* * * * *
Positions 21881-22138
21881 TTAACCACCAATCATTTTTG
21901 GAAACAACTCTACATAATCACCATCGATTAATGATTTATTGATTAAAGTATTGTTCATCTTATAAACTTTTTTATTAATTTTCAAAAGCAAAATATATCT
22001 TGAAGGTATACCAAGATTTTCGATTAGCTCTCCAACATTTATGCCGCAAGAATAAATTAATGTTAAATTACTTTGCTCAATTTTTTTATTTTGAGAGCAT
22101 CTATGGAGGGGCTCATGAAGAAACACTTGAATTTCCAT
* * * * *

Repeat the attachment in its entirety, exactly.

Positions 21881-22138
21881 TTAACCACCAATCATTTTTG
21901 GAAACAACTCTACATAATCACCATCGATTAATGATTTATTGATTAAAGTATTGTTCATCTTATAAACTTTTTTATTAATTTTCAAAAGCAAAATATATCT
22001 TGAAGGTATACCAAGATTTTCGATTAGCTCTCCAACATTTATGCCGCAAGAATAAATTAATGTTAAATTACTTTGCTCAATTTTTTTATTTTGAGAGCAT
22101 CTATGGAGGGGCTCATGAAGAAACACTTGAATTTCCAT